September 2022 – Being a Dance Artist by Rosy Pigott

For the first time in my career, I recently sat in a group of 20 other freelance dance artists. When invited to attend I agreed, to quench my curiosity to meet people and contribute to evolving research.

When you picture a room of dancers, most people probably conjure up an image of white, middle class, slim women.

But it wasn’t.

I was greeted by a bunch of approachable, intelligent and very diverse people- showing that the dance world does contain a whole host of ethnicities, ages and styles. (So why is it that we only see a small fraction of this represented most of the time?)

I learned three especially notable things:

Everyone feels imposter syndrome, and nobody talks about it.
Whether you create work, perform, teach, take dance to new communities, you are entitled to say you’re an artist. Art IS work, and provides a value beyond the exchange of money connected with it.

Freelancers are excluded from the system.
I’ve never seen Freelance Dance Artist on a drop-down menu, or introduced myself as such to anybody outside the creative world. Why would you, when most people can’t really picture what that job entails? Access to funding is often more limited if you’re a one-person entity, and there’s no support in place to guide artists towards better opportunities. People have been dancing for centuries, it’s human nature to use movement in all sorts of ways, yet the people who provide this in our communities are undervalued and almost completely unsupported.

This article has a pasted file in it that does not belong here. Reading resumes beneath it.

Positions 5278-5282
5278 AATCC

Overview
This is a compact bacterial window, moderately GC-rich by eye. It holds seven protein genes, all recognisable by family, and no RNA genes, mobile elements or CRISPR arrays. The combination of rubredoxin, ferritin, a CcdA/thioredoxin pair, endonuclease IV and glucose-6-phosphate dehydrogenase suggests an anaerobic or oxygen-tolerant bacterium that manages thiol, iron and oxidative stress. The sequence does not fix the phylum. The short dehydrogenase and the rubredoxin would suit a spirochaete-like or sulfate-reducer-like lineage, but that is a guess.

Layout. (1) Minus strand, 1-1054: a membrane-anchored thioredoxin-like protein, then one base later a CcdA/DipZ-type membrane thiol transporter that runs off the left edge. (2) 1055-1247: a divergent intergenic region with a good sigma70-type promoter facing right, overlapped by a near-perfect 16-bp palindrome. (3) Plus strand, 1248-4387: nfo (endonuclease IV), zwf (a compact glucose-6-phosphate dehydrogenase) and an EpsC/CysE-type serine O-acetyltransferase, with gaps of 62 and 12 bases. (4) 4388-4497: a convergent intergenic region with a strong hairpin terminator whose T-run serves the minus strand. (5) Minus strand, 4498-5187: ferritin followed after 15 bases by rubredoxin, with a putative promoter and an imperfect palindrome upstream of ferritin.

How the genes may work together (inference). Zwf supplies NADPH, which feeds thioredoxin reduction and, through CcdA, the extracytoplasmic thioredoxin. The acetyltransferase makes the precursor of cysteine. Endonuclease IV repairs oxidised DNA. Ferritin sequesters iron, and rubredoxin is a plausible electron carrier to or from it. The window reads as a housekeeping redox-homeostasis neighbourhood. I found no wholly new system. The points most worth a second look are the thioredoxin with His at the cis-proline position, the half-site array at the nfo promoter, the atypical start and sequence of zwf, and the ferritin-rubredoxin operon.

Collaboration is King.
As a freelancer, it becomes the norm to do everything for yourself and figure it out on the way. If more freelance artists worked together, both in their practice and to instigate change, perhaps there would be a better infrastructure out there.

To have work created by or for all kinds of people, it’s imperative we foster an environment that enables artists to flourish, not flounder.

I gained a sense of belonging from the first group meeting, and felt optimistic to hear that others have the same ambitions for the industry as I do. Moving forward, I hope to be inspired by my fellow artists, and seek to understand the various corners of the dance world that we all come from.

Rosy is a freelance dance artist and teacher based in Bristol. Her work focuses on ballet and contemporary dance, with a particular interest in engaging and inspiring young people.